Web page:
How the useEffect Hook Works

By Dave Ceddia Comment

The useEffect Hook

Picture this: you have a perfectly good function component, and then one day, you need to add a lifecycle method to it.

Ugh.

“Maybe I can work around it somehow?” eventually turns to “oooook FINE I’ll convert it to a class.”

Cue the class Thing extends React.Component, and copy-pasting the function body into render, and then fixing the indentation, and then finally adding the lifecycle method.

The useEffect hook gives you a better way.

With useEffect, you can handle lifecycle events directly inside function components. Namely, three of them: componentDidMount, componentDidUpdate, and componentWillUnmount. All with one function! Crazy, I know. Let’s see an example.

Quick note: Hooks is currently in alpha and not yet ready for production use. The API could still change. I don't recommend rewriting any production apps with hooks at this stage. Leave comments at the Open RFC and check out the official docs and FAQ too.

import React, { useEffect, useState } from 'react';
import ReactDOM from 'react-dom';

function LifecycleDemo() {
  // It takes a function
  useEffect(() => {
    // This gets called after every render, by default
    // (the first one, and every one after that)
    console.log('render!');

    // If you want to implement componentWillUnmount,
    // return a function from here, and React will call
    // it prior to unmounting.
    return () => console.log('unmounting...');
  })

  return "I'm a lifecycle demo";
}

function App() {
  // Set up a piece of state, just so that we have
  // a way to trigger a re-render.
  const [random, setRandom] = useState(Math.random());

  // Set up another piece of state to keep track of
  // whether the LifecycleDemo is shown or hidden
  const [mounted, setMounted] = useState(true);

  // This function will change the random number,
  // and trigger a re-render (in the console,
  // you'll see a "render!" from LifecycleDemo)
  const reRender = () => setRandom(Math.random());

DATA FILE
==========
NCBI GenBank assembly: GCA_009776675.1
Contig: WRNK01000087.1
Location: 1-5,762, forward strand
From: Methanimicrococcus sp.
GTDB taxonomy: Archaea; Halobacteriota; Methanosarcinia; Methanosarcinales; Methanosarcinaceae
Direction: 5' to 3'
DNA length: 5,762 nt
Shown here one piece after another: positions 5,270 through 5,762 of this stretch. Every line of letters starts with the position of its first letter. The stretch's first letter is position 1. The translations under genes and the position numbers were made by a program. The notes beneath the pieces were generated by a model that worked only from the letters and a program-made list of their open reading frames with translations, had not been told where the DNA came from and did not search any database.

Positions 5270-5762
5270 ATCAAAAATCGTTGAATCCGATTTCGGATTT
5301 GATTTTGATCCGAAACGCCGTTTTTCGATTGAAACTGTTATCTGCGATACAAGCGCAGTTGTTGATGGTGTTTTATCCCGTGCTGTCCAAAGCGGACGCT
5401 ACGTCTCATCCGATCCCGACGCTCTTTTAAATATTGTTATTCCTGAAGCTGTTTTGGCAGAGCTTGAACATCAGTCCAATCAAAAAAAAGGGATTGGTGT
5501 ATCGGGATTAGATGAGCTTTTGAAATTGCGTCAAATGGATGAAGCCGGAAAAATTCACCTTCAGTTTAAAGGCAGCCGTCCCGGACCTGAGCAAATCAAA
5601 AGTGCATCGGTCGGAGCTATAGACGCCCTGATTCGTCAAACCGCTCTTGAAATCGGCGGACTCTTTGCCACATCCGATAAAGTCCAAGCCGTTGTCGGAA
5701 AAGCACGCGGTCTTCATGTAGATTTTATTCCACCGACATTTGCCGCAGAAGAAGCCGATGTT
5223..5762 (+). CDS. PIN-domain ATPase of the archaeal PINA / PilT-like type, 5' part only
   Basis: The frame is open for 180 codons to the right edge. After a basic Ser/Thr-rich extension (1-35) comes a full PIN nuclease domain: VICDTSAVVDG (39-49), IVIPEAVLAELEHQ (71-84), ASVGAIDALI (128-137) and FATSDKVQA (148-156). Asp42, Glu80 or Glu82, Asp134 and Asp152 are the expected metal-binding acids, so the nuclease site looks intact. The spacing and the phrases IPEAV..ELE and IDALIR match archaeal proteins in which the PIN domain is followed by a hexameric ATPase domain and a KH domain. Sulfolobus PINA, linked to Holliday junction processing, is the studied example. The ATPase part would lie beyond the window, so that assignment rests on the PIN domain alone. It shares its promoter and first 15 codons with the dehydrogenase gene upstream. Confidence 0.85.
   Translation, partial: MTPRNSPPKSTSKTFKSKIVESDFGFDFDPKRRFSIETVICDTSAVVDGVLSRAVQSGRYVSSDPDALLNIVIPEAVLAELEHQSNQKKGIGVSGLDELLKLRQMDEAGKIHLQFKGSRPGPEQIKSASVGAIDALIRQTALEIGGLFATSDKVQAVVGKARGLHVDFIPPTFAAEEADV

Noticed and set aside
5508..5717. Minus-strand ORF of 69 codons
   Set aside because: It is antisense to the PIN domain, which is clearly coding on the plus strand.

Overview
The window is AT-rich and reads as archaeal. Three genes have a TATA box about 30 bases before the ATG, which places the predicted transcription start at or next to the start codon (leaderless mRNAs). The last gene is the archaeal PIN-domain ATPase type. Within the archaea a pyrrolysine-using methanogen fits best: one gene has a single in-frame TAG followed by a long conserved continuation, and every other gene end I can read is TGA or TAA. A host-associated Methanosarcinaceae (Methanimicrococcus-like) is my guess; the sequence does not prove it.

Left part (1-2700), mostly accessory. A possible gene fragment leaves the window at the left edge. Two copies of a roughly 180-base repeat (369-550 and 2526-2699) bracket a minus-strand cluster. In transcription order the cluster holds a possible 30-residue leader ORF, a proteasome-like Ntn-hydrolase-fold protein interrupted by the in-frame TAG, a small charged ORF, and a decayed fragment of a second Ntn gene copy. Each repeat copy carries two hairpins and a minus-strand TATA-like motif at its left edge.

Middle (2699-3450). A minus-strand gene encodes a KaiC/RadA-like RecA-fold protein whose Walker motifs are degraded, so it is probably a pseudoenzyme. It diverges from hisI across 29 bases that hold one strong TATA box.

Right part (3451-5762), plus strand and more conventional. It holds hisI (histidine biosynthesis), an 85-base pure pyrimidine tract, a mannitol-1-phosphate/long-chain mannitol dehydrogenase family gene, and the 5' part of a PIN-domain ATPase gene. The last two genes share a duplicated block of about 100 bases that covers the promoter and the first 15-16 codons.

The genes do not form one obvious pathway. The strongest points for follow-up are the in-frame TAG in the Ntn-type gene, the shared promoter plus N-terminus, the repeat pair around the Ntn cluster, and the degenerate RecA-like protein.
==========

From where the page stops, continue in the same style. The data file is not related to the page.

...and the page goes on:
// This function will unmount and re-mount the
  // LifecycleDemo, so you can see its cleanup function
  // being called.
  const toggle = () => setMounted(!mounted);

  return (
    <>
      <button onClick={reRender}>Re-render</button>
      <button onClick={toggle}>Show/Hide LifecycleDemo</button>
      {mounted && <LifecycleDemo/>}
    </>
  );
}

ReactDOM.render(<App/>, document.querySelector('#root'));

Try it out in CodeSandbox.

Click the Show/Hide button. Look at the console. It prints “unmounting” before it disappears, and “render!” when it reappears.

Console output of clicking show/hide

Now, try the Re-render button. With each click, it prints “render!” and it prints “umounting”. That seems weird…

Console output of clicking Re-render

Why is it “unmounting” with every render?

Well, the cleanup function you can (optionally) return from useEffect isn’t only called when the component is unmounted. It’s called every time before that effect runs – to clean up from the last run. This is actually more powerful than the componentWillUnmount lifecycle because it lets you run a side effect before and after every render, if you need to.

Not Quite Lifecycles

useEffect runs after every render (by default), and can optionally clean up for itself before it runs again.

Rather than thinking of useEffect as one function doing the job of 3 separate lifecycles, it might be more helpful to think of it simply as a way to run side effects after render – including the potential cleanup you’d want to do before each one, and before unmounting.

Prevent useEffect From Running Every Render